Study shows ‘no public health benefit’ from active video games

Researchers at the Baylor College of Medicine have released a report on the impact of active video games on healthy children’s physical activity.

The results show consistent engagement by study participants (children 9-12 years of age) in games such as Wii Fit Plus and EA Sports Active yield little to no health benefit versus participants who played inactive video games.

"Our study indicates that there’s no public health benefit from having those active video games," Dr Tom Baranowski explained to Reuters Health.

Baranowski, a researcher at the Children’s Nutrition Research Center in Houston, expressed surprise at the results.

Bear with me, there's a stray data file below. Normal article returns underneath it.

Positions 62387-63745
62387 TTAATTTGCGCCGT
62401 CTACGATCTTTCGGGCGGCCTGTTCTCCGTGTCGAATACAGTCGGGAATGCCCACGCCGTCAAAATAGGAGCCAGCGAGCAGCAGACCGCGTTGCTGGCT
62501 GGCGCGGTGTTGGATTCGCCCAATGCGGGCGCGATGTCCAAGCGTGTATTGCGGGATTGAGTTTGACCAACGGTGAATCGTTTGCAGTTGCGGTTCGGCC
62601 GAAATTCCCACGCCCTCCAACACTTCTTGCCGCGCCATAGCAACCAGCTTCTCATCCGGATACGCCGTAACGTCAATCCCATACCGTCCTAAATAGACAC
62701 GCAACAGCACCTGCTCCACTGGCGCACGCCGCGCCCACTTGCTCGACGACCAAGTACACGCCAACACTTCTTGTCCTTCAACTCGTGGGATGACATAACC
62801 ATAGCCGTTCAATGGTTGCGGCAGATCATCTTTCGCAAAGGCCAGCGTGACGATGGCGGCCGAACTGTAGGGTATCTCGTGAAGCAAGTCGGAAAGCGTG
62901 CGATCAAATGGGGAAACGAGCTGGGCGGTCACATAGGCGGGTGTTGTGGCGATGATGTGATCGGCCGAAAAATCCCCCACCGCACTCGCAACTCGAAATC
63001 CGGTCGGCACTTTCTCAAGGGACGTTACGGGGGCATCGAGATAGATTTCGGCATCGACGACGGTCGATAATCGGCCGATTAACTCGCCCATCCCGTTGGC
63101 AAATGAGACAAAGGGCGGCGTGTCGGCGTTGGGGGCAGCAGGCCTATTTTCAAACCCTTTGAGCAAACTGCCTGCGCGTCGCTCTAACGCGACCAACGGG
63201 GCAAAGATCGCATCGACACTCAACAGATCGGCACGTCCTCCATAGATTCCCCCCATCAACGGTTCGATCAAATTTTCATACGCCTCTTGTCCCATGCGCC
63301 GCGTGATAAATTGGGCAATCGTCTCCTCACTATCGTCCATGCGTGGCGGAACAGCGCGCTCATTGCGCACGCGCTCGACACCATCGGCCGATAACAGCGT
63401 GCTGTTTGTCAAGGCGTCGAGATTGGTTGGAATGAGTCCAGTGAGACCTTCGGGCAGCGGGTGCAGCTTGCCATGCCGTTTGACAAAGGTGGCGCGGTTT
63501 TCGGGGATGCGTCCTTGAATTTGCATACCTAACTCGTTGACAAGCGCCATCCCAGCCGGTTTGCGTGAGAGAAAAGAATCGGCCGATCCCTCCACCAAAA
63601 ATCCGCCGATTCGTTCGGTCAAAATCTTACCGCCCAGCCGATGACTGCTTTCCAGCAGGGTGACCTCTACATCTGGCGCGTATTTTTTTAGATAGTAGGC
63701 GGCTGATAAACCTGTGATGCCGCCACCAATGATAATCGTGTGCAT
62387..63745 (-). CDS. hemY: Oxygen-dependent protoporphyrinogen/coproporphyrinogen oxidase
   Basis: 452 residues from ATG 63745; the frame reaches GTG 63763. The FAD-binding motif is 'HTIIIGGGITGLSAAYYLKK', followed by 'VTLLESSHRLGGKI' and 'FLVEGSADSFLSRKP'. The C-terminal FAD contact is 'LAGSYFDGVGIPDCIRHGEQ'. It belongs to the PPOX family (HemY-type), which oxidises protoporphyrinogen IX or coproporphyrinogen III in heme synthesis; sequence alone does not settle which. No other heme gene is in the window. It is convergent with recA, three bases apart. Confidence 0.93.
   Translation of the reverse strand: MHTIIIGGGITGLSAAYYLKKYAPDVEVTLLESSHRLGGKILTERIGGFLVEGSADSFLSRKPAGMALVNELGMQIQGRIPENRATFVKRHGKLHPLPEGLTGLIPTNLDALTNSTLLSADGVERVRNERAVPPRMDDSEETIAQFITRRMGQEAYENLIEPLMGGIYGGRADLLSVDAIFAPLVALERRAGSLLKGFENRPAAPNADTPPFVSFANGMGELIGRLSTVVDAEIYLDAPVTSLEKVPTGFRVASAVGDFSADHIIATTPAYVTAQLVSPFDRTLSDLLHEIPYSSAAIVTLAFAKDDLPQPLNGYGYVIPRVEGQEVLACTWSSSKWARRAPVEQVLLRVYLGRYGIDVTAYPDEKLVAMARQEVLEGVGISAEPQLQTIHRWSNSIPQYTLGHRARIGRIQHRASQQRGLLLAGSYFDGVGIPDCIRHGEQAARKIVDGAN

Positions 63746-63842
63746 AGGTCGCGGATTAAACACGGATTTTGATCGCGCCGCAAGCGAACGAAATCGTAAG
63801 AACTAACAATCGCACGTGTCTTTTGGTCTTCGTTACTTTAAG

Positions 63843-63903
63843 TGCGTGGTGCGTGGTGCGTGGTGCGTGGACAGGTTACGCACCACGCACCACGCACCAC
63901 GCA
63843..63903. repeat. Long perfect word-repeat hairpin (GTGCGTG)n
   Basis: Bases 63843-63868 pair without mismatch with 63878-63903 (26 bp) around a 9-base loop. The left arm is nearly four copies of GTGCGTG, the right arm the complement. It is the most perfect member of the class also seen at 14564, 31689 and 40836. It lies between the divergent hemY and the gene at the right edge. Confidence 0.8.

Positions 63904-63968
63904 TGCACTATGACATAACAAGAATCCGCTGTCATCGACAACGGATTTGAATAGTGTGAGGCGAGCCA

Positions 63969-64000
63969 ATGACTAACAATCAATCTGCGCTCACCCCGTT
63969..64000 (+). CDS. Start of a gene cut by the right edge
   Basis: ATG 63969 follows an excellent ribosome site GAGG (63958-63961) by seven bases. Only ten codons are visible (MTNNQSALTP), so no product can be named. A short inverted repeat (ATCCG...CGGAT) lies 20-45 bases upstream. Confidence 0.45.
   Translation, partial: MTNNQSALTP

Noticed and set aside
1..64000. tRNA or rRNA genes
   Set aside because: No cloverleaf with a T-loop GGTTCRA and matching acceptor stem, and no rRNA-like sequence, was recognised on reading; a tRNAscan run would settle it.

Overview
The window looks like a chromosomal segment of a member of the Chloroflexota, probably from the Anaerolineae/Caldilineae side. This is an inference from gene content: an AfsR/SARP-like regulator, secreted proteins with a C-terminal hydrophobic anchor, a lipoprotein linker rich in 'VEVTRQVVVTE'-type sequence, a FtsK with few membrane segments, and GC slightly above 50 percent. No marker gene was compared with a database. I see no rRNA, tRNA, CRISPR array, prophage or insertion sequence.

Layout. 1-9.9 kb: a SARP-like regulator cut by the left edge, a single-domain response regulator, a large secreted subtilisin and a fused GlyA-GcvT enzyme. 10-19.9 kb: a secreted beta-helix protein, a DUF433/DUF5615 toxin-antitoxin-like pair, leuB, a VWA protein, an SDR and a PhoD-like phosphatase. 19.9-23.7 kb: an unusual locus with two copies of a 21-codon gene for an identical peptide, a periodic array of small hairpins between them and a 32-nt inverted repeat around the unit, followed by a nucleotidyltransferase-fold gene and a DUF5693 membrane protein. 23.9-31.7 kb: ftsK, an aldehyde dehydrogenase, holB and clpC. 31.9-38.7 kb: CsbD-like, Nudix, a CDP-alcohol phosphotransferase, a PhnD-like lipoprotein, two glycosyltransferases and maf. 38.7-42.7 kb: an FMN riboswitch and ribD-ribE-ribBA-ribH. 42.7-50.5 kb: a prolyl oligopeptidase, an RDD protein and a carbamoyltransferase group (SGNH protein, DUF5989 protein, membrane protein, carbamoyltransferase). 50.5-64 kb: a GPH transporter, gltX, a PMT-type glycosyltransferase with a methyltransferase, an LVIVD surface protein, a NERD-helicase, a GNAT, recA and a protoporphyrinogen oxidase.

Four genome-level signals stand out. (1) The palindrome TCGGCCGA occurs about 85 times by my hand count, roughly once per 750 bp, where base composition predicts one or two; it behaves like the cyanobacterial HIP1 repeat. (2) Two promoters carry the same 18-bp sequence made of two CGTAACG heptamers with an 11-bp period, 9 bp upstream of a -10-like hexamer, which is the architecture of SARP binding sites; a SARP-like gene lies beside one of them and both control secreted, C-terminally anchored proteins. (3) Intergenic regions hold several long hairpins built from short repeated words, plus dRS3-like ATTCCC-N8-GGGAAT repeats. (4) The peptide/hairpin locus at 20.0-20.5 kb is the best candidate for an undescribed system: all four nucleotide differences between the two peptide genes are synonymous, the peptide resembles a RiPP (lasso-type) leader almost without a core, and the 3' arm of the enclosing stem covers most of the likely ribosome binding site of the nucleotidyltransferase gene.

"We expected that playing the video games would in fact lead to a substantial increase in physical activity in the children. Frankly we were shocked by the complete lack of difference."

Baranowski said his team couldn’t figure if the participants just didn’t end up exerting much energy playing the active games, or if they compensated for exercise they got playing Wii with less exercise at other times throughout the day.

The study tracked 78 participants over 13 weeks.

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